I’m getting a little tired of the plant based meat substitute trends in cookbooks, which seems to still be going strong. Still, I picked up Plant-Powered Protein out of curiosity, and it’s actually got some interesting things in it. Two of the best parts is the review in an appendix of the nutritional properties of many plant-based meats that are becoming increasingly commercially common. It’s not a full nutrition label for everything, but it is a list of the major brands ,what they tend to rely on as the main sources of protein, and the products available. I also appreciated the review of plant based protein sources in the introduction. As in, an actual list of most of the common options and how much protein per serving. For example, almonds are slightly higher in protein than peanuts, barley surprisingly has more protein per serving than quinoa, and pumpkin seeds beat hemp, flax, chia, and sunflower. I appreciated the research and discussion of why sometimes the pre-made substitutes (like Beyond Meat, etc.) aren’t necessarily healthy (mostly to do with high levels of sodium).
The recipes also include options for most proteins; for example, with “Baked Spaghetti Pie” (most recipes lean towards American comfort), the “Plant Protein Options” are purchased plant-based beefy crumbles, vegan burger patties crumbled, or “1 recipe Walnut, Grain, and Mushroom Crumbles” (recipe referenced elsewhere in the book). There’s also a reliance of pre-made items like 1 jar marinara sauce; that’s not a bad thing, but also something to be mindful of if you’re really watching certain nutritional things (most pre-made sauces can be trouble with salt, sugar, etc.). Likewise, when your pantry staples list includes “simmer sauces” (which in its defense does refer you to another page for more info), the sheer variety that might fall under that category needs addressing because usually that kind of list is meant to help with using the book. So how do I know what kind of sauce to keep on hand if I’m going to sue this book? The intro isn’t that helpful, and it turns out very few recipes included in the book actually would require something like that. Sure that might be a handy convenience thing to have around, but why bring it up if it’s not really that relevant to using the cookbook?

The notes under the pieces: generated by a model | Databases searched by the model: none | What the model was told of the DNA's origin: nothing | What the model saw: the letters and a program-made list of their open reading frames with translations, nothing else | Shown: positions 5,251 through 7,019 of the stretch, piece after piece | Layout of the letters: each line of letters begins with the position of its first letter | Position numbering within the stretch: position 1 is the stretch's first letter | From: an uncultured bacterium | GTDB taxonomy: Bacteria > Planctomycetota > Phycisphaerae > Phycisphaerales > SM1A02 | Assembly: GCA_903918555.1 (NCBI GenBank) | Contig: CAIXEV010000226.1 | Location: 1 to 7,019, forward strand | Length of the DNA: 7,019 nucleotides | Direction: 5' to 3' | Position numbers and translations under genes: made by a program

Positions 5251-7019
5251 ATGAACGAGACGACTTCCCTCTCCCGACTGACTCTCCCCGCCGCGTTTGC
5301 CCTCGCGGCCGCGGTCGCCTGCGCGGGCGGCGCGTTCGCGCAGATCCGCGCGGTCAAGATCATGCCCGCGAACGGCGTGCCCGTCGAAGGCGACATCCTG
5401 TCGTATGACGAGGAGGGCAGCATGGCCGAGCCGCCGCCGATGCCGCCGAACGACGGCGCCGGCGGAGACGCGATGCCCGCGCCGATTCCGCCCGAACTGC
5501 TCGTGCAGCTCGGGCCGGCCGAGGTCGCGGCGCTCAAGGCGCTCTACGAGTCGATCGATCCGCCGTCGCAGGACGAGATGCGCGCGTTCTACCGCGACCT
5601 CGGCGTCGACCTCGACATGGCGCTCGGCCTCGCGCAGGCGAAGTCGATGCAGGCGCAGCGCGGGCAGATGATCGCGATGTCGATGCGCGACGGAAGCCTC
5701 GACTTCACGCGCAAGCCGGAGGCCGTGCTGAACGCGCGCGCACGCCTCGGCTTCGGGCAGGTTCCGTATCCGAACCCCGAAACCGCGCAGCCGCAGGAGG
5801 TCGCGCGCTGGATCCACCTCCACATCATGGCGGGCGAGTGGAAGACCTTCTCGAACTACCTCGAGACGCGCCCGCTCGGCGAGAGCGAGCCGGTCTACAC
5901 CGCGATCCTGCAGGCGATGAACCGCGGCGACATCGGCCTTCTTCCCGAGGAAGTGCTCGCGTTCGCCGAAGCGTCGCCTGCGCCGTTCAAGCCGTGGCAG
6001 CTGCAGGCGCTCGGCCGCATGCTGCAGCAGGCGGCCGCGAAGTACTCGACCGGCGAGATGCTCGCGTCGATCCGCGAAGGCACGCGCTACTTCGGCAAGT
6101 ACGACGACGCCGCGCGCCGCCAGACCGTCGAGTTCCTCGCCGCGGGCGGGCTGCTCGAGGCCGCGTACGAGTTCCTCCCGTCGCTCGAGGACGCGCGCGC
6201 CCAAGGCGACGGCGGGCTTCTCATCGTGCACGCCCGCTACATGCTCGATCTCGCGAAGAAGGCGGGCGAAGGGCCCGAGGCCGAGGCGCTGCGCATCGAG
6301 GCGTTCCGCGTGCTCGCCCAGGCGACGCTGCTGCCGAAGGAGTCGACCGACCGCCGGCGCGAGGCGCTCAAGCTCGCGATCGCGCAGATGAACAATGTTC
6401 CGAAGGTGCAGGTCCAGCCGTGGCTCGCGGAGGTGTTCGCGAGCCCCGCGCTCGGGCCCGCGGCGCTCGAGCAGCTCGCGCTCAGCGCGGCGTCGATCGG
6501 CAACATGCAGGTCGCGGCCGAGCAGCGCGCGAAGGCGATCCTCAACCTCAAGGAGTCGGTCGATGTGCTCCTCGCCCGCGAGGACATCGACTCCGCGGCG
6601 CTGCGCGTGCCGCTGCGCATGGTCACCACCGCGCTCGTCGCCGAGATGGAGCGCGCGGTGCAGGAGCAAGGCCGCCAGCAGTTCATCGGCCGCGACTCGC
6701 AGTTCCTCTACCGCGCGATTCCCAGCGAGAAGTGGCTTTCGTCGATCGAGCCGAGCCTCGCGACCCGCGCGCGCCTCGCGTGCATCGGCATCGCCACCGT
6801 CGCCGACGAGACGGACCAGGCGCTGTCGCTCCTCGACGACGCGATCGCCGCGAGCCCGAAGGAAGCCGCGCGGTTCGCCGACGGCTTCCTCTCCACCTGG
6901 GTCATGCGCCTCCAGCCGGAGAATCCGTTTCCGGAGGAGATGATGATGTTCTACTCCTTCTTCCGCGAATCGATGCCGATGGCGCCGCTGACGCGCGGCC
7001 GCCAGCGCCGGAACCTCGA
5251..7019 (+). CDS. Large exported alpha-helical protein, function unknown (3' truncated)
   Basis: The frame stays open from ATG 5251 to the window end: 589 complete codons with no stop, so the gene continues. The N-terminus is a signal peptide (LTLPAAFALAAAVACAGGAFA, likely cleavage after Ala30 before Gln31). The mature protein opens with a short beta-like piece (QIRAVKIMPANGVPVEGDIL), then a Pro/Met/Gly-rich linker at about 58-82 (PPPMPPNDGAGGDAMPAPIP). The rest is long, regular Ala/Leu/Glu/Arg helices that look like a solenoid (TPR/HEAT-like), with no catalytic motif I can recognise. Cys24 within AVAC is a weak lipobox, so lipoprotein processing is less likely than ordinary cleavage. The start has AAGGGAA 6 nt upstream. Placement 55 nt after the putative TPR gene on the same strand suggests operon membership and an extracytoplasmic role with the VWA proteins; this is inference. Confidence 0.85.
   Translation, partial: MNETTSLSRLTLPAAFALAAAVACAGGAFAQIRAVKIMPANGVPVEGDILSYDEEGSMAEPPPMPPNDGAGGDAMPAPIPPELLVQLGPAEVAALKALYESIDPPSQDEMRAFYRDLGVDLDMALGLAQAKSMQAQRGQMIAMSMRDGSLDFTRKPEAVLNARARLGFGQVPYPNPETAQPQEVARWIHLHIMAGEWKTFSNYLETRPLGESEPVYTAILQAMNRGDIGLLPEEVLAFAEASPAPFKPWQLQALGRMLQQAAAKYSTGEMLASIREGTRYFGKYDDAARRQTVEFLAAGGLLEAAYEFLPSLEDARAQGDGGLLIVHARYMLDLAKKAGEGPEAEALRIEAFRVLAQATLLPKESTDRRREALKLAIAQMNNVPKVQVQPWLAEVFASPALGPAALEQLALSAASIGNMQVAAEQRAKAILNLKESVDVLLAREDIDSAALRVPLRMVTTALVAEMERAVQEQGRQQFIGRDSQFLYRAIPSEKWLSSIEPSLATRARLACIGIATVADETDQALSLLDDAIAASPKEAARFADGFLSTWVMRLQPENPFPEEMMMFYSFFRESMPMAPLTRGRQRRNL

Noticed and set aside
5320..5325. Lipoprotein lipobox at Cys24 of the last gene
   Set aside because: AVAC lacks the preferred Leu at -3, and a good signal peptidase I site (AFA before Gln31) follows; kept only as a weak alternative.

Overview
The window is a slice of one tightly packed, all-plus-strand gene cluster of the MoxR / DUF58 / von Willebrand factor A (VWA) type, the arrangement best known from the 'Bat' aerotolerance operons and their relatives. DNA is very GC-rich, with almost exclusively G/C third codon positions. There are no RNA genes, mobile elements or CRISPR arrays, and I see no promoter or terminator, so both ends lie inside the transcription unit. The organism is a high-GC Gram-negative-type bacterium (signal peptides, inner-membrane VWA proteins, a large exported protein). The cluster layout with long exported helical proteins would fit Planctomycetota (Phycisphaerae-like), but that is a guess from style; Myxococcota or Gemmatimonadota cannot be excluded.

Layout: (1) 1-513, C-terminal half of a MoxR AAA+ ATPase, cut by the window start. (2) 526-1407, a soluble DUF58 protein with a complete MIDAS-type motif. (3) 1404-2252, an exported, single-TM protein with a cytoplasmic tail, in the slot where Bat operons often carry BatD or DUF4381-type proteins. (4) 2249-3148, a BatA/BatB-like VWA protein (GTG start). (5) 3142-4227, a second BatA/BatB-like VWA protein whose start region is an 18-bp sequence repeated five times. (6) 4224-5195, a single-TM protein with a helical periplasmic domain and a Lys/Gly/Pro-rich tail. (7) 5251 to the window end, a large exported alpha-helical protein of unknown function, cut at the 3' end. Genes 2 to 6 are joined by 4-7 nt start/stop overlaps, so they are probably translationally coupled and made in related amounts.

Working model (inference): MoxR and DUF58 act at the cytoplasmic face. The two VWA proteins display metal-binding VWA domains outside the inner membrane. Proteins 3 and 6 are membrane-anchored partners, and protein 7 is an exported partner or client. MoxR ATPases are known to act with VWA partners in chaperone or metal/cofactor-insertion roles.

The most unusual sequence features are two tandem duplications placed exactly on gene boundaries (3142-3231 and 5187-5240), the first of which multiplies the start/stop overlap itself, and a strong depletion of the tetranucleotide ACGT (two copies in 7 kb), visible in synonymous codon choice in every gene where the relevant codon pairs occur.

There are two things that bugged me though. One is an inconsistency in the options. Most of the full meal recipes have them, but many of the sandwiches do not for example. Same for the taco and burger sections. Some salads do have the options, some don’t. There’s no real reason for the lack of options with “Thai-style Beefy Salad” not having options (there’s beef-based recipes that have them elsewhere in the book after all), but Cobb Salad does (both for the chicken and bacon elements). On a related note, thing number two that bothered me was the general lack of options for anything seafood based, which to me seems like the recipes that might need it most given that that’s the least commercially available option as of now. Several recipes ask for “plant-based tuna” or “shrimp”, but only one has non-premade options, and those are kind of hidden in a ‘Variations’ sidebar. I also happen to know that there are recipes for making facsimiles that aren’t that difficult or obscure because I’ve seen them in other books of this sort.